Your Daily Dish: Grilled Swordfish with Olive Relish
Open secret. Free gift. Tight slacks. All oxymorons. If you’d add “meaty fish” to the list, think again.
Mild and firm swordfish is both hearty and filling. Why else would it be sold as “steaks”? Move aside, beef. Straight off the grill, topped with an aromatic, bold relish of olives and capers – this swordfish is terribly good.
4 (6-8oz) swordfish steaks
1/4 cup olive oil
1 lemon, juiced
1 tbsp capers, drained and chopped
1 tbsp chopped fresh flat-leaf parsley
1 large garlic clove, minced
1 tsp lemon zest
1/2 tsp dried oregano
1/2 tsp kosher salt
1/4 tsp freshly ground black pepper
1/4 cup green olives, pitted and chopped
1/4 cup black olives, pitted and chopped
1/4 cup olive oil
1 tbsp red wine vinegar
1 tbsp chopped fresh basil
1 tsp capers, drained and chopped
1/8 tsp freshly ground black pepper
1) For the swordfish, place the steaks in a large resealable plastic bag. In a medium bowl, whisk together olive oil, lemon juice, capers, parsley, garlic, lemon zest, oregano, salt and pepper. Pour over fish and place in refrigerator to marinate for at least 1 hour and up to 12 hours. Turn the bag occasionally so marinade covers the fish.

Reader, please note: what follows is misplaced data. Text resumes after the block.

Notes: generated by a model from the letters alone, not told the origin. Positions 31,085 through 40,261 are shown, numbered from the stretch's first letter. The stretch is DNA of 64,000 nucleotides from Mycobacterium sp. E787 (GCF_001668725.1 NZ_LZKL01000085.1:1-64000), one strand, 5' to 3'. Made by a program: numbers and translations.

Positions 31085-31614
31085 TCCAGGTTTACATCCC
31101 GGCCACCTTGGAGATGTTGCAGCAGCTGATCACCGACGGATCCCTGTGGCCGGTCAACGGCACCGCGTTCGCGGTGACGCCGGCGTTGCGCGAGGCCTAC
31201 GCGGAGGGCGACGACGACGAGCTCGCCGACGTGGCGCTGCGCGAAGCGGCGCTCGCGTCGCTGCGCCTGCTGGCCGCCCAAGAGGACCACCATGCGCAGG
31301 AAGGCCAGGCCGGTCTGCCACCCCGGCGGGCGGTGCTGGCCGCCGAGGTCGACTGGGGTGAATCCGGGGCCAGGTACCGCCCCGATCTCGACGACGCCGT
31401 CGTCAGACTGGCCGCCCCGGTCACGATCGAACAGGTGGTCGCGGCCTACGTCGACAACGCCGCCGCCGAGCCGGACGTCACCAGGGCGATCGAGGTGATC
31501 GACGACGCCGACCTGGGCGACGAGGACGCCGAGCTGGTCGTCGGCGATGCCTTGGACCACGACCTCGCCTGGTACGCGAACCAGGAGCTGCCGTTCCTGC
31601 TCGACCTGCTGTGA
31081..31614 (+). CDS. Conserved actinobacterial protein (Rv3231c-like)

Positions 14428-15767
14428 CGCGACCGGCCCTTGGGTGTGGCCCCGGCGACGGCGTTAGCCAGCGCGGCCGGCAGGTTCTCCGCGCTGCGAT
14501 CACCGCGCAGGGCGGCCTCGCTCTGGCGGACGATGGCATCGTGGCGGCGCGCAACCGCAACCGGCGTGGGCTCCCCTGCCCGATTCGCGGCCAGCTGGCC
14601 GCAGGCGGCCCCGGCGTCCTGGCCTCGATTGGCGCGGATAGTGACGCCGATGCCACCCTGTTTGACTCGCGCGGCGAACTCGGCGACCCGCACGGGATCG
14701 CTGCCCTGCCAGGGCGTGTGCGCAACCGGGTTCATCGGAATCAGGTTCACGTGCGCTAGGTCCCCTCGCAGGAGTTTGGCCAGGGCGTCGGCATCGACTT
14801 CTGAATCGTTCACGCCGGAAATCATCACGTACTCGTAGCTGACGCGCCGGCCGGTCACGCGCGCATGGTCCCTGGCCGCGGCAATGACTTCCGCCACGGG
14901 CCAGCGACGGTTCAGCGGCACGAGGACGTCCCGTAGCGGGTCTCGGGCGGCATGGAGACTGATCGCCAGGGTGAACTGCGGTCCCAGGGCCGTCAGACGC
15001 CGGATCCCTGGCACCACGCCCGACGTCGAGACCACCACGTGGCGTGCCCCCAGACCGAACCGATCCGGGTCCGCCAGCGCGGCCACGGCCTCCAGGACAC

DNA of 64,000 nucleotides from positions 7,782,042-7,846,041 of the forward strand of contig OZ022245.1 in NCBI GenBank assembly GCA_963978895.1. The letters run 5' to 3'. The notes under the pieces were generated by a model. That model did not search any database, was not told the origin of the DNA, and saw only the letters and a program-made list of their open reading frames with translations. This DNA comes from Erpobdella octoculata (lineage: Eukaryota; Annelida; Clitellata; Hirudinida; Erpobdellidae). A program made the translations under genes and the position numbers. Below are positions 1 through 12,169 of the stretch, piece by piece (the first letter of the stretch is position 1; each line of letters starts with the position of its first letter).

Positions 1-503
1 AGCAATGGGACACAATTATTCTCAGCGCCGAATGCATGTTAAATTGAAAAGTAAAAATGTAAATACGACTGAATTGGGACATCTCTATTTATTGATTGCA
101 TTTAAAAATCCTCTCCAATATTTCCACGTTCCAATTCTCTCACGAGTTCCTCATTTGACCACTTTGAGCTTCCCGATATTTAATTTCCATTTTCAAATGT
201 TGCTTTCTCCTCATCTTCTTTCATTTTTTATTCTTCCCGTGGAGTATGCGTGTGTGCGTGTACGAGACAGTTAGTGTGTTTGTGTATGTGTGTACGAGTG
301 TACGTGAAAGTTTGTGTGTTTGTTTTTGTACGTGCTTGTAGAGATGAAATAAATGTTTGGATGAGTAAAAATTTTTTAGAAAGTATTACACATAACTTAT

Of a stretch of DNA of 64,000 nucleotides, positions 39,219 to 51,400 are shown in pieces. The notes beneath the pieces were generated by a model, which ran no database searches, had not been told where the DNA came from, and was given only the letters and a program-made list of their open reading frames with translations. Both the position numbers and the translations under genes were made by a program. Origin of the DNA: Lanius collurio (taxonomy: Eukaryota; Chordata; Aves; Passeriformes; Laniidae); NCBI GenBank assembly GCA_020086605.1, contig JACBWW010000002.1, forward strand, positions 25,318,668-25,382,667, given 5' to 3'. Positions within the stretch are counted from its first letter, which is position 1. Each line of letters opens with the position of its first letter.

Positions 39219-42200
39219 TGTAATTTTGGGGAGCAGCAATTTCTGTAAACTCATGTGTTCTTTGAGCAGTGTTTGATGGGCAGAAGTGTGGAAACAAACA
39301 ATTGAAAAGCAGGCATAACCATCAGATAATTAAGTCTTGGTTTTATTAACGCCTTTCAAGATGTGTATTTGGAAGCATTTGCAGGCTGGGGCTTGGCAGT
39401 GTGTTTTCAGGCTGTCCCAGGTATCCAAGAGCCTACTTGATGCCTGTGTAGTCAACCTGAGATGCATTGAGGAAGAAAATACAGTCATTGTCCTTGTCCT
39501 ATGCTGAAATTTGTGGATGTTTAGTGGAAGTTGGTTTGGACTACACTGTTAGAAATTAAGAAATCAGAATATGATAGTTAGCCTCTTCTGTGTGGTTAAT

2) For the relish, in a small bowl, combine green olives, black olives, olive oil, red wine vinegar, basil, capers and pepper. Cover and refrigerate until ready to use. Allow to come to room temperature before serving on cooked fish.
3) Bring swordfish to room temperature. Preheat grill to medium-high and lightly oil grill grates. Remove fish from marinade and dry with paper towel. Place on grill and cook 3-4 minutes per side or until cooked through and flakes easily. Top cooked swordfish with heaping spoonful of olive relish.
Bite Me Bit: “There isn’t any symbolism. The sea is the sea. The old man is an old man. The boy is a boy and the fish is a fish.” –Ernest Hemingway
For a fish dish that you can hold in the palm of your hand, try these Crunchy Fish & Creamy Coleslaw Wraps.
Whether it’s cruising the aisles at the Dollar Store or experimenting at the stove, we believe that every day can be a holiday.
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